Closing out 2023, changes to Aotearoa New Zealand’s climate were more apparent than ever, with major weather events shaking the country, such as the Northland flash flooding and Cyclone Gabrielle. Such events show the importance of using data to make better predictions, and the importance of working together to learn from these to move forward.
A whakatauki (Māori proverb) comes to mind: Kia whakatōmuri te haere whakamua – I walk backwards into the future with my eyes fixed on my past. It reminds us to learn from history while embracing change.
We celebrated a big milestone last year, we are now in entering the second half of the TAIAO programme! Below is a recap of our achievements for 2023, we are looking forward to many more in 2024 and beyond.
We are excited to embark on our fourth year in 2024, which will be enriched by the valuable input and feedback we received during last year's TAIAO workshop. It was truly rewarding to connect with members of our community, igniting fresh opportunities for collaboration and research.
For those who could not join us either in person or virtually, recordings of the workshop are available on our YouTube Channel (@TAIAO_AI). Simply navigate to the TAIAO Workshop 2023 playlist and select any talk that piques your interest.
Hackers came together over two days last August to build exciting projects and create a collaborative environment targeted at solving a specific problem. Throughout the hackathon, teams learnt many new skills, met like-minded peers, and networked with sponsors and mentors.
Participants were encouraged to bring their own problems to solve, with 24 teams taking part. The winner was “Deep Weed - AI for proactive and scalable management of weeds”.
Four teams took their ideas to the Aotearoa AI Summit in September, we can not wait to see their ideas develop further in 2024!
We were very proud to partner with Indigidata Aotearoa this year, a programme open to Māori (tauira, kaitiaki, kaipakihi) who want to better understand the opportunities and challenges associated with Māori data science, Māori data sovereignty, as well as key technical, cultural and ethical issues.
TAIAO presented to 20 participants on machine learning and coding, you can find more information on the programme here.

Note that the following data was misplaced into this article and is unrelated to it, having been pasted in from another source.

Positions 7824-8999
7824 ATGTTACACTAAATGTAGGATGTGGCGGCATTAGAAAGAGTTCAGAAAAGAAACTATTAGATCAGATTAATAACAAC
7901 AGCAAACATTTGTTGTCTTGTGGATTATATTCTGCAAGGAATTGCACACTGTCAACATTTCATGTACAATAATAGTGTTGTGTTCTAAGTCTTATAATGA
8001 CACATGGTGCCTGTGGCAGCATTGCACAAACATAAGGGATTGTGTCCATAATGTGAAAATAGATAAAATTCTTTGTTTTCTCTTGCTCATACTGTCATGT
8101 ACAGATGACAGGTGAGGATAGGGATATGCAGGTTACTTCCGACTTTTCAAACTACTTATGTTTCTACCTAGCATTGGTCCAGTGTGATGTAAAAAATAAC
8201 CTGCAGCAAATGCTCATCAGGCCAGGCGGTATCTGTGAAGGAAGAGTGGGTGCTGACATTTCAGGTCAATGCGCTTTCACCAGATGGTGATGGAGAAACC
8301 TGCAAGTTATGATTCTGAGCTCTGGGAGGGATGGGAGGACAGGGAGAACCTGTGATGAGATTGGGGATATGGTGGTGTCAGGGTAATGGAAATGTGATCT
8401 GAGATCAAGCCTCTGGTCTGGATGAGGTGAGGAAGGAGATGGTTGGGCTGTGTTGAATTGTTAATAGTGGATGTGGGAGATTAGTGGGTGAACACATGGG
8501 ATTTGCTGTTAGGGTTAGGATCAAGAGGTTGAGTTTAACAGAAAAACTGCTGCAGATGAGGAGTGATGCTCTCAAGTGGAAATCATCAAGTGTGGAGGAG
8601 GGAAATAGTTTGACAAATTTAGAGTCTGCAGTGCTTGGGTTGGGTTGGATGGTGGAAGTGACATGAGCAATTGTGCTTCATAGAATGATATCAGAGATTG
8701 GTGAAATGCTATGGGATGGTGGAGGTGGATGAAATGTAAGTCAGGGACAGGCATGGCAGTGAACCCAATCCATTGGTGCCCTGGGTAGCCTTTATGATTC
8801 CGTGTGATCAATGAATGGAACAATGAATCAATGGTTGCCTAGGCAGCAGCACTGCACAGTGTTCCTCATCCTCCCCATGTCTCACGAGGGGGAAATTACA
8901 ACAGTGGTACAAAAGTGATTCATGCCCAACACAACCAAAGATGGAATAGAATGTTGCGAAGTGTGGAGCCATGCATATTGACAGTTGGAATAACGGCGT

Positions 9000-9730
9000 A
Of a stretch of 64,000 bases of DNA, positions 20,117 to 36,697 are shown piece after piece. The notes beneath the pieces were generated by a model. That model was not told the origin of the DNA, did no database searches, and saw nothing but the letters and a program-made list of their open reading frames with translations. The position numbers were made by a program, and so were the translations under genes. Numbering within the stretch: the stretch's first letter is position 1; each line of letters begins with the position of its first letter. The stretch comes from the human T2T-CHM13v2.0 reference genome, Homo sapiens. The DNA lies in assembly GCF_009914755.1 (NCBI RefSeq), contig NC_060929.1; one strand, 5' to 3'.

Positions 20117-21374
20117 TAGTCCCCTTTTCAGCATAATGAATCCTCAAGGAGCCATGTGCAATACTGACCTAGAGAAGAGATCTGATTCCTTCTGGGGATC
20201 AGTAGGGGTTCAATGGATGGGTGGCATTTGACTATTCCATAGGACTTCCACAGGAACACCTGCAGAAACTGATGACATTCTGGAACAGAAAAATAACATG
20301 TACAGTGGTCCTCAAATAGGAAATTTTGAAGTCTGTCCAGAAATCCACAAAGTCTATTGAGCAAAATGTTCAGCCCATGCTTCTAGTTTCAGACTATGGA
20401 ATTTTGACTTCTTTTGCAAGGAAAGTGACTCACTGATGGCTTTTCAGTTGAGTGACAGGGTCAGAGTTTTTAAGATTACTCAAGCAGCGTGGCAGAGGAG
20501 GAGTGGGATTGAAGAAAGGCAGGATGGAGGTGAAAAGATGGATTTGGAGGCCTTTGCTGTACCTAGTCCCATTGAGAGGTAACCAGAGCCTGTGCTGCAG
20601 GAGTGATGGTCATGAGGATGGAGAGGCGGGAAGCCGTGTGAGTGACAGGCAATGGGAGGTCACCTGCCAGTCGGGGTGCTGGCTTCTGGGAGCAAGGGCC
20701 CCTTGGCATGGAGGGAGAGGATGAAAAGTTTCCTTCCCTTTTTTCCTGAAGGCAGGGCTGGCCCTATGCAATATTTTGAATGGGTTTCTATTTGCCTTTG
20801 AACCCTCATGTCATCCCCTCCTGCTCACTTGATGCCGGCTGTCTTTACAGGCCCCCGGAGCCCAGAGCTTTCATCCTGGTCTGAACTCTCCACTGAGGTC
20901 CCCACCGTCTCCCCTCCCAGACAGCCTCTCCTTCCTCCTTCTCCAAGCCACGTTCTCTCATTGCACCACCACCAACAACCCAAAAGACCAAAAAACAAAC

Our Changing Coasts is a five-year MBIE funded programme bringing together world leading researchers to help forecast sea levels over the next 100 years, and how our coastal landscapes will change. This programme, led by Professor Richard Levy from Victoria University of Wellington, builds on NZ SeaRise, which produced sea level projections to include state-of-the-art global climate data and estimates of local vertical land movements around Aotearoa New Zealand.
The team have partnered with TAIAO and will be using machine learning and detailed process-based models to better understand where our most vulnerable coastlines are. Read more here.
In early 2023, AI and Data Science Professor Yun Sing Koh, research fellow Ben Halstead and their team of researchers were awarded for their research on Probabilistic Framework (PF) methods at the Data Science and Advanced Analytics conference.
Read more about their research and the team's new PF 'SELeCT' here.
In 2023, we continued to develop a new AI system to forecast the impact of future flooding events, particularly in the Coromandel region. This system uses AI and machine learning to predict floods by analysing multiple data streams, including rainfall measures, river water levels, and rain gauge catchment data. The goal is to enhance real-time predictive capabilities, with a prototype expected in the Coromandel, and potential further roll-out across New Zealand.
Aotearoa Species Classifier
Our comprehensive species classifier for New Zealand's unique flora and fauna has had some exciting enhancements last year. Utilising over 1.2 million expert-annotated images, the AI program can identify a wide range of species, providing scientific and common names, among other classifications. A publicly available app launched earlier in the year which even works without an internet connection and a more powerful web classifier offers advanced models and visualisations.
Algal Blooms Prediction
A machine learning algorithm has been developed to estimate the quantity and type of algae in New Zealand lakes using satellite imagery. This approach aims to provide a more representative and cost-effective method than traditional lab analyses. The machine learning model is trained with a small set of data points, combined with unlabelled data, to build accurate predictive models. The research has potential applications for monitoring waterway health by companies and councils and has received recognition at an international AI conference.
We would like to take this opportunity to say thanks to all our partners, collaborators, and community that support TAIAO. Happy New Year and we look forward to continuing to work together to see more great outcomes in 2024.
TAIAO provides an open source community platform for Environmental Data Science and AI. In the platform, you can discuss the notebooks and datasets found on TAIAO and get to know other contributors. Click here to sign up.
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